Photograph courtesy of Beverly Smith.

Monday, December 2, 2013

Amanuensis Monday
In Memory of Peggy Sims - Obituary 1885

Peggy was born between 1830-1835, in Virginia, according to the census records. She was the wife of Lawrence Sim/e/s, mother of Melissa. She was the slave of Sarah Frances Adams Taliaferro who was the wife of Peachy R Taliaferro. The family resided in Copiah County, MS. It is believed Peggy was buried in the Spring Hill Plantation Cemetery. Peggy's husband Lawrence was buried in Spring Hill Cemetery. His headstone reads: In Memory of Lawrence Simes - There is Rest - Born in Rockingham Co., Va. - April 15, 1818 - Died in Copiah Co., Miss - April 11, 1880

Peggy's Obituary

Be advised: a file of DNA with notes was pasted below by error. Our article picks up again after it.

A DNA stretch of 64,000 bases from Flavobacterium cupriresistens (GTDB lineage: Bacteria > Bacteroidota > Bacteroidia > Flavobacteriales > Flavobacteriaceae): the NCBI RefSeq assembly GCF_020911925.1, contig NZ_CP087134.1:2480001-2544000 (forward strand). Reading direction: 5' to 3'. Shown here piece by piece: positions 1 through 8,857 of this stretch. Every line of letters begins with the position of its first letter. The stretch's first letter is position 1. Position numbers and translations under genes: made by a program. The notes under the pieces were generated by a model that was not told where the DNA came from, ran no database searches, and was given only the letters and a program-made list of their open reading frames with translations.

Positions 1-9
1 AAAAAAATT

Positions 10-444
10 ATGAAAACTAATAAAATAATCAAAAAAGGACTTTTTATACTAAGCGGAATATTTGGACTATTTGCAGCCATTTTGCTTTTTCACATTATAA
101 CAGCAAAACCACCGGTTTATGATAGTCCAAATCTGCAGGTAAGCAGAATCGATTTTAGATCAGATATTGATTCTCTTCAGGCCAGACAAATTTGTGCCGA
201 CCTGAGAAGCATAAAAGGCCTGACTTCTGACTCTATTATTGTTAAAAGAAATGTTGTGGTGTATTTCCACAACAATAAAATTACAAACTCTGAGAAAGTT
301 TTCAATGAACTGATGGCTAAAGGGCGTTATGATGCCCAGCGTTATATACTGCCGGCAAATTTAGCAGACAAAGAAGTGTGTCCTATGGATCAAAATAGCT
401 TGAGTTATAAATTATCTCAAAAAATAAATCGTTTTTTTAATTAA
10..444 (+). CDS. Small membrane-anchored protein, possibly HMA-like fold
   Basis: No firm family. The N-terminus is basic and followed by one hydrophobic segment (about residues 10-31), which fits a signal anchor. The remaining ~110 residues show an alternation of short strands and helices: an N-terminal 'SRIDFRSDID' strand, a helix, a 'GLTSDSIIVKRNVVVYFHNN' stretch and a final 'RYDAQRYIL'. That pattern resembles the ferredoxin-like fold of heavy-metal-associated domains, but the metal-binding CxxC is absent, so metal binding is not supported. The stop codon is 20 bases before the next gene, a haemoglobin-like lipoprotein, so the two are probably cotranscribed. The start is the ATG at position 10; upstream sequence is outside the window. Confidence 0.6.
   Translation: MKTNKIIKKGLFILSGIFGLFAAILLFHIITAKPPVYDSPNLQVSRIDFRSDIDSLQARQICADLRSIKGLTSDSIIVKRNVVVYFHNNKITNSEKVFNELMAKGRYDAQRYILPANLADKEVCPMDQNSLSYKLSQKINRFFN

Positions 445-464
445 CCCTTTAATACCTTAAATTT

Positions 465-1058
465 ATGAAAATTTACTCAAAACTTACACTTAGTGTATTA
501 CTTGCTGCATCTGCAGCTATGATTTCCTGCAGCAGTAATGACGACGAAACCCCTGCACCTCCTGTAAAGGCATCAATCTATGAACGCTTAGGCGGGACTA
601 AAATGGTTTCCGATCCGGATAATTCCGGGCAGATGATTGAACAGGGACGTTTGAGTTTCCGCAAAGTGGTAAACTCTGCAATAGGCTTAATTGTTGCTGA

Who entered into rest with bright hopes and unwavering faith, June 6th 1885. She was born in Orange County, Va., was raised by Mrs. S. F. Toliaferro, in whose home she imbibed those early pious impressions which ruled her useful life, and to this kind friend she proved through her entire life a faithful servant, a tried friend, ever true. Possessed of a warm heart, an ardent nature, she lovingly served her white friends who warmly reciprocated her attachment. In olden time the bonds that bound her to her owners, were kind and loving as a child to a parent. their children who she tended in infancy, now heads of families, in reverting to their childhood, remember the face of their kind nurse "Peddy" among their earliest and happiest impressions. Ever ready to rejoice with them in their prosperity, to sympathize in adversity, to mourn with them in their sorrow, and to mingle her tears with theirs around the "bier" of their loved dead. To her colored friends she was a bright example as a christian, counsellor and neighbor, respected and loved by white and black. Always ready to help in any way their conditions demanded, willingly giving of her abundance laid up by an industrious life and judicious management. Sadly will they miss her. In an eminent degree, she possessed the faculty of bestowing ready and obliging attention, which made her welcome in every household she visited, and rendered it a delight to be waited on by her.